La Ligue contre le cancer accreditation METAML team for 3 years
Mitochondrial adaptations and metabolic dynamics in drug resistance of myeloid malignancies
Relapse and drug resistance are major barriers for effective treatment of most solid tumors and hematological malignancies. Therefore, there is an urgent need to understand drug-specific and pleiotropic causes of therapeutic resistance in vivo in order to develop new treatments selectively targeting relapse-initiating drug-resistant/tolerant persisting cancer cells (RICs or persisters). To study and target these RICs, we are using acute myeloid leukemia (AML) as a relevant model to address multiple mechanisms of drug resistance common to most therapy-resistant cancers including melanoma, pancreatic adenocarcinoma and metastatic cancers. In this context, our research efforts have shown that cancer stem cells are heterogeneous with regard to their sensitivity to chemotherapy. Chemotherapy induces a transient phenotype of stem cells with signatures of responses to inflammation and stress. Furthermore, oxidative (OxPHOS) metabolism and mitochondrial adaptation support drug resistance in vivo, and AML cells in metabolic symbiosis with their environment have high metabolic capacities and are metabolically flexible, especially when challenged by drugs. Recently, we showed that this mitochondrial adaptation and energetic flexibility result from a biphasic mechanism of mitohormesis in response to conventional chemotherapeutics as well as to novel targeted therapies. However, although we have focused only on AML cells and the metabolic features specific for RICs (without considering the impact of diverse microenvironments on their mitochondrial metabolism), metabolic determinants leading to drug resistance remain largely unknown at the tissue ecosystem and whole organism levels. Accordingly, our research program will track the metabolic landscape and mitohormetic dynamics of the residual cell populations in tissues and whole organism over time post-treatment and will assess the role of host metabolism (which include host inflammatory lipid and iron availability), in regulating metabolic dialogues between cancer and microenvironmental cell populations in several metabolically distinct ecosystems and selecting drug-resistant cells at the origin of relapse.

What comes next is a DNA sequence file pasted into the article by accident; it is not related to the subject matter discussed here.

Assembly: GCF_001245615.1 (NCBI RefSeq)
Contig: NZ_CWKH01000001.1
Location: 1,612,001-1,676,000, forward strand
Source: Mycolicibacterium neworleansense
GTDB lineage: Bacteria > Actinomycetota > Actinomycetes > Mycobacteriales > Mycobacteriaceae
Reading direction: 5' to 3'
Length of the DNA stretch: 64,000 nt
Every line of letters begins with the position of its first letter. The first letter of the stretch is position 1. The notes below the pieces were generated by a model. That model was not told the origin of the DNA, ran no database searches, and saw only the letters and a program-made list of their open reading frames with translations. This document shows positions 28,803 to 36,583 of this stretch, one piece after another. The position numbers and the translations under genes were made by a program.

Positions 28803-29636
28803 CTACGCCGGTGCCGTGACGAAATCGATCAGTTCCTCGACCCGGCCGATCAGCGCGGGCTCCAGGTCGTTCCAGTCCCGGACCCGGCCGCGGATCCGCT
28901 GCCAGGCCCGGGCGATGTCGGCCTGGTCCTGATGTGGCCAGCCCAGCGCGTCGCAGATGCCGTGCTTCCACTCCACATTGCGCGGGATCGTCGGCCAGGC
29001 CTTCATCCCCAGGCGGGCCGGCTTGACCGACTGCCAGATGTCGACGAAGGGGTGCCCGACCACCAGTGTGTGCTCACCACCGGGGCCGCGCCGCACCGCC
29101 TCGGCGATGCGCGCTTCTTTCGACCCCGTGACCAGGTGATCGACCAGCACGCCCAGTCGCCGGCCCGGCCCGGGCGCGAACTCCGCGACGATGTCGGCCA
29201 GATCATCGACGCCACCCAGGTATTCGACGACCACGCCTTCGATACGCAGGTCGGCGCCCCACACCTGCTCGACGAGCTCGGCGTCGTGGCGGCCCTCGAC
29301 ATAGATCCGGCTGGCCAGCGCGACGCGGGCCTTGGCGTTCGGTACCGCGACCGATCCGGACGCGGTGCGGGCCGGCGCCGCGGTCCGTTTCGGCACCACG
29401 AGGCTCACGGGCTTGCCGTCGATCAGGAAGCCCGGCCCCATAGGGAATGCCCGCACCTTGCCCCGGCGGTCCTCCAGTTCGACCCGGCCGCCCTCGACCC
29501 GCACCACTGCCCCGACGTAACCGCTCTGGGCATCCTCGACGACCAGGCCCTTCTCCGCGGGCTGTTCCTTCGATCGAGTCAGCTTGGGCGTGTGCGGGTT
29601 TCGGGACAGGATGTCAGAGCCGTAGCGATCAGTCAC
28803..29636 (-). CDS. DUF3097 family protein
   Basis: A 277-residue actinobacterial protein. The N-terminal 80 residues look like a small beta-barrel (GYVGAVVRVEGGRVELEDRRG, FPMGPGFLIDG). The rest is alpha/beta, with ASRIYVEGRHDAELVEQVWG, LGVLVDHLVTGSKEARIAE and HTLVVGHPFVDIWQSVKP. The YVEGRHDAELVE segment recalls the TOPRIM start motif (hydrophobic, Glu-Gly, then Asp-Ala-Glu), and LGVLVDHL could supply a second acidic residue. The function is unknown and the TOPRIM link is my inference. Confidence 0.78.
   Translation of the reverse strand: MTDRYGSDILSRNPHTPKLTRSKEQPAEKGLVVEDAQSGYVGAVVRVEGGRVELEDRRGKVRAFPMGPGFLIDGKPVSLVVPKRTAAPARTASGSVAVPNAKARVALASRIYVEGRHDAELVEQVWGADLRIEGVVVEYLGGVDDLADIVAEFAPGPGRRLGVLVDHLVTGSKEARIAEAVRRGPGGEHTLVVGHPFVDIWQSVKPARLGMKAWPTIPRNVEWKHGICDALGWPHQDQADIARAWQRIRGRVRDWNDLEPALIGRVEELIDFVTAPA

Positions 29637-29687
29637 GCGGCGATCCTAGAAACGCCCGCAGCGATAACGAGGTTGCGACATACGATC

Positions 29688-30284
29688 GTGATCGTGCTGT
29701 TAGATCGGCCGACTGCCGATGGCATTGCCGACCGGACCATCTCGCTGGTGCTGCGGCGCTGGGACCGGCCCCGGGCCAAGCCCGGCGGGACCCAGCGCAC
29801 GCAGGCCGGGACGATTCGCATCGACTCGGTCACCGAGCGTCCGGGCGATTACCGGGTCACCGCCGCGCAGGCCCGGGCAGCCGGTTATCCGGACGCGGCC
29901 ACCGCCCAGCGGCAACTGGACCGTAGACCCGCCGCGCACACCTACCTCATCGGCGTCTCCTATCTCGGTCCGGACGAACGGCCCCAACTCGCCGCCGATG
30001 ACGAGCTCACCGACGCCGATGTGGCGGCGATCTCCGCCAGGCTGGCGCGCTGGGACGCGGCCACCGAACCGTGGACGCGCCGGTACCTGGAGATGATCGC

Toulouse Cancer Research Center (Oncopole)
Toulouse - FR
+33 5 82 74 15 75
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